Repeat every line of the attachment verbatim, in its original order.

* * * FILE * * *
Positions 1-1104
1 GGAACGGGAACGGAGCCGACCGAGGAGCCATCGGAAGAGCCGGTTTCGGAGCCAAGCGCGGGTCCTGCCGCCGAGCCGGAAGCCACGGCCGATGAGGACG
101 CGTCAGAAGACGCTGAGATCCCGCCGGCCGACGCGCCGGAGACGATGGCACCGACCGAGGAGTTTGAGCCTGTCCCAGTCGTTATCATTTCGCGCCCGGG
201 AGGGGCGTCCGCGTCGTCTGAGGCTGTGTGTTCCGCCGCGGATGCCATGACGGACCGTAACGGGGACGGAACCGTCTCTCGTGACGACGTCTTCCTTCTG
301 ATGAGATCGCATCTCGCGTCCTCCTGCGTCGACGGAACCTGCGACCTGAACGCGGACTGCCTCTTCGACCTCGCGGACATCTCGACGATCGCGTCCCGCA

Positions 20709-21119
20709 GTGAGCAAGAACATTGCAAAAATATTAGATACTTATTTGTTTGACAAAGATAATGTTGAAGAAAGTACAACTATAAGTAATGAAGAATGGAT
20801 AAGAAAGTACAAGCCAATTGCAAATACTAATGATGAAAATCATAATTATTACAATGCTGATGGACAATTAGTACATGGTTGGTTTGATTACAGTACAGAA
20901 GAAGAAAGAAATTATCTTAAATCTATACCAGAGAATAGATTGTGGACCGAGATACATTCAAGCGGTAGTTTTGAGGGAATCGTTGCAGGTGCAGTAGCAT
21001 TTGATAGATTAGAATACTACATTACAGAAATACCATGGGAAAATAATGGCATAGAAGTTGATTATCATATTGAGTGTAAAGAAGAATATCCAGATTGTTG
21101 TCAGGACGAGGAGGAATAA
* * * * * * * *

Positions 1-1104
1 GGAACGGGAACGGAGCCGACCGAGGAGCCATCGGAAGAGCCGGTTTCGGAGCCAAGCGCGGGTCCTGCCGCCGAGCCGGAAGCCACGGCCGATGAGGACG
101 CGTCAGAAGACGCTGAGATCCCGCCGGCCGACGCGCCGGAGACGATGGCACCGACCGAGGAGTTTGAGCCTGTCCCAGTCGTTATCATTTCGCGCCCGGG
201 AGGGGCGTCCGCGTCGTCTGAGGCTGTGTGTTCCGCCGCGGATGCCATGACGGACCGTAACGGGGACGGAACCGTCTCTCGTGACGACGTCTTCCTTCTG
301 ATGAGATCGCATCTCGCGTCCTCCTGCGTCGACGGAACCTGCGACCTGAACGCGGACTGCCTCTTCGACCTCGCGGACATCTCGACGATCGCGTCCCGCA

Positions 20709-21119
20709 GTGAGCAAGAACATTGCAAAAATATTAGATACTTATTTGTTTGACAAAGATAATGTTGAAGAAAGTACAACTATAAGTAATGAAGAATGGAT
20801 AAGAAAGTACAAGCCAATTGCAAATACTAATGATGAAAATCATAATTATTACAATGCTGATGGACAATTAGTACATGGTTGGTTTGATTACAGTACAGAA
20901 GAAGAAAGAAATTATCTTAAATCTATACCAGAGAATAGATTGTGGACCGAGATACATTCAAGCGGTAGTTTTGAGGGAATCGTTGCAGGTGCAGTAGCAT
21001 TTGATAGATTAGAATACTACATTACAGAAATACCATGGGAAAATAATGGCATAGAAGTTGATTATCATATTGAGTGTAAAGAAGAATATCCAGATTGTTG
21101 TCAGGACGAGGAGGAATAA